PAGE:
Lee McQueen, past winner of The Apprentice TV show, now heads up the Raw Talent Academy, which promotes young people who didn’t make it to university or chose not to go. He says apprenticeships have come a long way since their introduction.
“They have become a real alternative to those young people that don’t wish to go to university. Apprentices can gain valuable and rewarding work experiences and on-the-job training, something that is becoming increasingly important to potential employers.”
And he rejects the charge that introductory work schemes are exploitative: “You could argue that universities charging £9,000 a year for a qualification is unfair. I wouldn’t say that apprenticeships are taking advantage of younger workers. Instead, they are mutually beneficial for both the apprentice and the employer.”
The idea behind apprenticeships is to provide experience of a real work environment for school leavers, while employers get an enthusiastic, energetic and motivated recruit without blowing the payroll budget.
Stephen Maher, chief executive of MBA, a communications agency, said: “We see a passion and a willingness to learn in many apprentices that is often limitless and almost tangible. They are the bright young sparks that are proactive: we see candidates that are constantly searching for ways to stay creative against a rising tide of unemployment.
Maher says the rise in university costs has turned the spotlight on apprenticeships: “There is a changing demographic with a rise of graduate-caliber candidates as university degrees continue to lose appeal. Economic uncertainty has created a healthy appetite for innovation and fresh thinking and this is the perfect time for apprenticeships to take a front seat.”
David Davies, managing director of Wales-based Axiom Manufacturing Services, employs 200 people including a number of apprentices. He argues that uncertainty about the future of the UK economy is driving more young people to invest time in a scheme.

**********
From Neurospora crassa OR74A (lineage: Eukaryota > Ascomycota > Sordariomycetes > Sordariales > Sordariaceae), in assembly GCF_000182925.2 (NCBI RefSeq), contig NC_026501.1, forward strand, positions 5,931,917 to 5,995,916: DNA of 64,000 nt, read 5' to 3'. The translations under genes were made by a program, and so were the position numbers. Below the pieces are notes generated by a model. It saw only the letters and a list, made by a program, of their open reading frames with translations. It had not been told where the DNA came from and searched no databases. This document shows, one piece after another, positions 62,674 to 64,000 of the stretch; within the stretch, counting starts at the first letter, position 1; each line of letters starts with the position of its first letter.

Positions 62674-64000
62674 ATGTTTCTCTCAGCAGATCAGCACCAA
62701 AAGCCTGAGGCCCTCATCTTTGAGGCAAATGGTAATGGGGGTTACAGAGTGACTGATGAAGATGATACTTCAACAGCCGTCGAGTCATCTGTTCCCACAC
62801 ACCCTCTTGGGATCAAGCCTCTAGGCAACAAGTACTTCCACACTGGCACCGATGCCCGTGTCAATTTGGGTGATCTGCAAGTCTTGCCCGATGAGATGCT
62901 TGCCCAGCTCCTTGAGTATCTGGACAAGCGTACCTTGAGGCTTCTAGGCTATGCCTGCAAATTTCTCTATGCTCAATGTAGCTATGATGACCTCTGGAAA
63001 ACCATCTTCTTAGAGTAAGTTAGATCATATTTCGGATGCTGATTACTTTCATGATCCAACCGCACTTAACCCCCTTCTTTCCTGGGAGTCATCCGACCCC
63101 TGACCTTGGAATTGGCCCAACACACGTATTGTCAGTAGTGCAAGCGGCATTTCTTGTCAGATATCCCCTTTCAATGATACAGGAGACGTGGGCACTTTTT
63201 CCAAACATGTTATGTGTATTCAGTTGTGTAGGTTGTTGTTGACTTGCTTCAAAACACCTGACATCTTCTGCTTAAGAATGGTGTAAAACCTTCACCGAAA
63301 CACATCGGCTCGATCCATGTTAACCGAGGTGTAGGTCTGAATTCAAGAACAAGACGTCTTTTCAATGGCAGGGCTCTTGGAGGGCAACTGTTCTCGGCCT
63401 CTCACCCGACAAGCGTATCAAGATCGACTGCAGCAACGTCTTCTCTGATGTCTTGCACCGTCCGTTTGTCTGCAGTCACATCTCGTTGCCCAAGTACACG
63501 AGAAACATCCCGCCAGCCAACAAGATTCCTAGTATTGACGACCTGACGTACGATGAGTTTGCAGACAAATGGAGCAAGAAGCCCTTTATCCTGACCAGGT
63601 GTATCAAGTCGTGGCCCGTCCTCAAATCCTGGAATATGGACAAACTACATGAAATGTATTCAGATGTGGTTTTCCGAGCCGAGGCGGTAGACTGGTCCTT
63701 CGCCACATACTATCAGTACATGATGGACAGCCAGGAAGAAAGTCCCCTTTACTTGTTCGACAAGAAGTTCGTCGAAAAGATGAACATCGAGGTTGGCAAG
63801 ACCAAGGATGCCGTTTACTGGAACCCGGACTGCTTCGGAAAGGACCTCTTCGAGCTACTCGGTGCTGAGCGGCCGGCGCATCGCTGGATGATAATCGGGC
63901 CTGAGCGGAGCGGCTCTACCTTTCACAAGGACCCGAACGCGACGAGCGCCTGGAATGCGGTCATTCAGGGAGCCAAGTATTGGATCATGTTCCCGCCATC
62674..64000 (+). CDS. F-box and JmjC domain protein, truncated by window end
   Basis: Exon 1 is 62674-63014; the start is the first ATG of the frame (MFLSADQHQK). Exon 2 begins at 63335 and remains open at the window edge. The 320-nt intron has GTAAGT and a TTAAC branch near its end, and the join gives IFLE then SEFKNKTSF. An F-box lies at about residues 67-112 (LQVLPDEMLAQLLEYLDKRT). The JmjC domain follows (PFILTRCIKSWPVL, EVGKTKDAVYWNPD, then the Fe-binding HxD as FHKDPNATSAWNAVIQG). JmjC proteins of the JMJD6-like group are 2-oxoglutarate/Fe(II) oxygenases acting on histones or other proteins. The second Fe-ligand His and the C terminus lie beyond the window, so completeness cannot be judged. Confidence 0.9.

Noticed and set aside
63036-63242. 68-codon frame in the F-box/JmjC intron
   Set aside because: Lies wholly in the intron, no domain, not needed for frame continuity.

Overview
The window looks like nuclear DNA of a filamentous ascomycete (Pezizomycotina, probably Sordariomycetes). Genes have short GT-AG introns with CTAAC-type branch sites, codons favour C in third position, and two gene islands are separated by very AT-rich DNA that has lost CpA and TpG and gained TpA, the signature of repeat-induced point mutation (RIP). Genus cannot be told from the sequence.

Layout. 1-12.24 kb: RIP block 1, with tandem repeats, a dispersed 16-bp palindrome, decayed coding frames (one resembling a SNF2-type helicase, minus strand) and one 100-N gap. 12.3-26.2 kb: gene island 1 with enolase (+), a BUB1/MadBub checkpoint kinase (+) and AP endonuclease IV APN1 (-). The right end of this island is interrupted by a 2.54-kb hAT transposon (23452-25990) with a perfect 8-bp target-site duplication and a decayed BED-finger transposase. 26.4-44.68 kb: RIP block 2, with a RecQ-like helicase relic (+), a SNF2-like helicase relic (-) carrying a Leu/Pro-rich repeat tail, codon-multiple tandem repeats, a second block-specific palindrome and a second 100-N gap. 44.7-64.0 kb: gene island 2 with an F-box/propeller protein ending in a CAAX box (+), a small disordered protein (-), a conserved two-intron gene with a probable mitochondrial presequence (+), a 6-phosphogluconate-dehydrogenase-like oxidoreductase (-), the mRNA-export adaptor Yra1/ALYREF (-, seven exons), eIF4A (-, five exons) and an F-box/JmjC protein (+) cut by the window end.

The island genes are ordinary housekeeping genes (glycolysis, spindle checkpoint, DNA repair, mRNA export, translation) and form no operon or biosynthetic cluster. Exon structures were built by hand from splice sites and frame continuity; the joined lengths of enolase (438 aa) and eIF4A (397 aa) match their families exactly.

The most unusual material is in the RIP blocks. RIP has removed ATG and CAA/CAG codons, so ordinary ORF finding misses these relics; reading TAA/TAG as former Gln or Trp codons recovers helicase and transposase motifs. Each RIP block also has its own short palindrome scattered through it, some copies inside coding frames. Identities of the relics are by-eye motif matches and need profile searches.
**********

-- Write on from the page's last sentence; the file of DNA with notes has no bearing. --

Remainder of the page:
“Our apprentices continue their academic education under the guidance and mentorship of staff who have in excess of 25 years of manufacturing experience,” he says. “We currently have two apprenticeships on our four-year programme which we launched last November and we’re already seeing the value they bring to the company.
“An apprenticeship makes great business sense; it provides the opportunity to train a young person your company’s way before they pick up bad habits from elsewhere and, in my experience is far more cost effective than employing a higher paid graduate who will still require training.”
Real Business regular andplumber to the stars Charlie Mullins is equally evangelistic about the benefits schemes bring to employers and recruits. He rejects out of hand claims that apprentices are taken advantage of by bosses.
“To those who say apprenticeships are exploitation due to low wages, what planet are you on? You can either go to university to train for, errgh, well, I’m not sure – but you have to pay them for the (in my mind) dubious privilege. The alternative is to work as an apprentice, which involves, not free training, but training where you get paid for learning.
“If this is exploitation, what do you call recruiting someone for three years, where they have to pay £27k, and rather than a job at the end there’s generally a £50,000 debt to clear, based on the promise of a good job, which is a complete fiction?”
And it seems apprentices themselves agree. Craig Johnson was the first recruit to join the Junior Sales Academy at Atlanta Technology, which launched late last year. Johnson says the server and storage virtualisation specialist has given him a good grounding.
He says: “It’s a great way of changing my career direction from IT support into a sales-focused role, without having to take time out from my career to retrain. The investment I am receiving both personally from the team with their time, plus the training I am receiving from an external mentor is really motivating and I’m pleased to have enrolled in the academy.”
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